Court strikes down evidence in lawsuit gathered with drones

LONG LAKE TOWNSHIP, Mich. (AP) — A northern Michigan community violated the rights of two residents by using a drone to take aerial photos of cars and other salvage material at their property, the state appeals court said.

The photos were used as evidence in a lawsuit against Todd and Heather Maxon, who live in Long Lake Township, near Traverse City.

The Maxons argued that the use of a drone without a court order violated Fourth Amendment protections against illegal searches. The township said the couple didn’t have an expectation of privacy, but the court disagreed.

“Persons have a reasonable expectation of privacy in their property against drone surveillance, and therefore a governmental entity seeking to conduct drone surveillance must obtain a warrant or satisfy a traditional exception to the warrant requirement,” said judges Kathleen Jansen and Amy Ronayne Krause.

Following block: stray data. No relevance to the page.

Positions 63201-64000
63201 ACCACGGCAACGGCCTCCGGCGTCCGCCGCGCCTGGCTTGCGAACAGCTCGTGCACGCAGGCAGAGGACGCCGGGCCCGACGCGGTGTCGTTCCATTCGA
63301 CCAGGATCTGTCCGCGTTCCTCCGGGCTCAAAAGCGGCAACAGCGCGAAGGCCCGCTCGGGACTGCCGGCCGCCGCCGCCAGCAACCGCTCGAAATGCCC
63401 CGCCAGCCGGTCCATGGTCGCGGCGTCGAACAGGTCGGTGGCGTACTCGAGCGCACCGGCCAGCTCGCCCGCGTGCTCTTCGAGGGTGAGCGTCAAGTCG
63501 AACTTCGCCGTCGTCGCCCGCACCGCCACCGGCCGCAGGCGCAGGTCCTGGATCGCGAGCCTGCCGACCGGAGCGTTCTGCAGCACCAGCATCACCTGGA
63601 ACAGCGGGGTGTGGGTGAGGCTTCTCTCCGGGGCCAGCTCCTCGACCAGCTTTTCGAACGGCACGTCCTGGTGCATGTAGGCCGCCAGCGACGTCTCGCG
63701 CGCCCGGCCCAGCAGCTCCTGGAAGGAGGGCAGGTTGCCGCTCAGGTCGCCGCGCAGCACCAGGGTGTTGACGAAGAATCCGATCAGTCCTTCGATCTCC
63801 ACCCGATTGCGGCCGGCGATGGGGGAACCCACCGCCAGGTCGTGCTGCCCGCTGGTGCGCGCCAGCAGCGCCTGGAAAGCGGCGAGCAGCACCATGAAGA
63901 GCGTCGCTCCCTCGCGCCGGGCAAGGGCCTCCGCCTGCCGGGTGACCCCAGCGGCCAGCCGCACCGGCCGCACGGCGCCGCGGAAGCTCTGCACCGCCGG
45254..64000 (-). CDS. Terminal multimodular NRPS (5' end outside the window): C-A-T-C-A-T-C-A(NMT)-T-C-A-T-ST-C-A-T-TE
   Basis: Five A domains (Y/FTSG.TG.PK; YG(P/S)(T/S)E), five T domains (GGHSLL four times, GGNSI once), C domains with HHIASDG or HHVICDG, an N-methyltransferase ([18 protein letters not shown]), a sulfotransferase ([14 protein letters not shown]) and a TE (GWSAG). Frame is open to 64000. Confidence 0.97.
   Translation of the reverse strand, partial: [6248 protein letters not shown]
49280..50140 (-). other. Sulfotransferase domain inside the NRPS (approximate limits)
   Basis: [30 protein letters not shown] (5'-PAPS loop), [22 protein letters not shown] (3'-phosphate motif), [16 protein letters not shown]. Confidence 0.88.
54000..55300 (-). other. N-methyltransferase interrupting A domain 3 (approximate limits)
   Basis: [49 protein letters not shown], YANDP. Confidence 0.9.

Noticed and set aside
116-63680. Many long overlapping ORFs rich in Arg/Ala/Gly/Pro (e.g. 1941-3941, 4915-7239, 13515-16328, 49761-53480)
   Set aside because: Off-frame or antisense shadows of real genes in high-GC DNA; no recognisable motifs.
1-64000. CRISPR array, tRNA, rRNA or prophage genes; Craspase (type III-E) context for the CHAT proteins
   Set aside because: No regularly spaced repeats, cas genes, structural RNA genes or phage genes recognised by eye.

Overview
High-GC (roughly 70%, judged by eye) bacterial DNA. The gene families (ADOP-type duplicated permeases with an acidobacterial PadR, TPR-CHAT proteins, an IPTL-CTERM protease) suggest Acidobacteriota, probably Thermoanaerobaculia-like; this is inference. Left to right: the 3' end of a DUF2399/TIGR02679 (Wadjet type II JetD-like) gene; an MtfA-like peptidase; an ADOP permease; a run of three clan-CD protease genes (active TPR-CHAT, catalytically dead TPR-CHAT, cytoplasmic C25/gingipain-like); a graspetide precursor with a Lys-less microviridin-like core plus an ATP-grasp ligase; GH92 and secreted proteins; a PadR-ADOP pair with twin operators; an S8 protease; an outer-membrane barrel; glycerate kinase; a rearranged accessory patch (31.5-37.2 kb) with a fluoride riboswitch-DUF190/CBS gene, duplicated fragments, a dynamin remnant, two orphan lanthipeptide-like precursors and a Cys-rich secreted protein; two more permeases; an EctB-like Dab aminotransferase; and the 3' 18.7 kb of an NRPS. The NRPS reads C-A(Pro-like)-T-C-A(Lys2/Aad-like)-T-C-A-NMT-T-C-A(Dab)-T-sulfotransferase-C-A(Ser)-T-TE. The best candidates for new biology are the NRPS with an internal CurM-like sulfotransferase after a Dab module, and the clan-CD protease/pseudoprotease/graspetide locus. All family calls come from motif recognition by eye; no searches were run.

The township already had evidence that the Maxons were violating a zoning ordinance and creating a nuisance, the court said in a 2-1 opinion Thursday.

In a dissent, Judge Karen Fort Hood said she, too, was concerned about the “intrusive nature” of drones. But she said the photos didn’t violate the Fourth Amendment, based on previous binding legal decisions.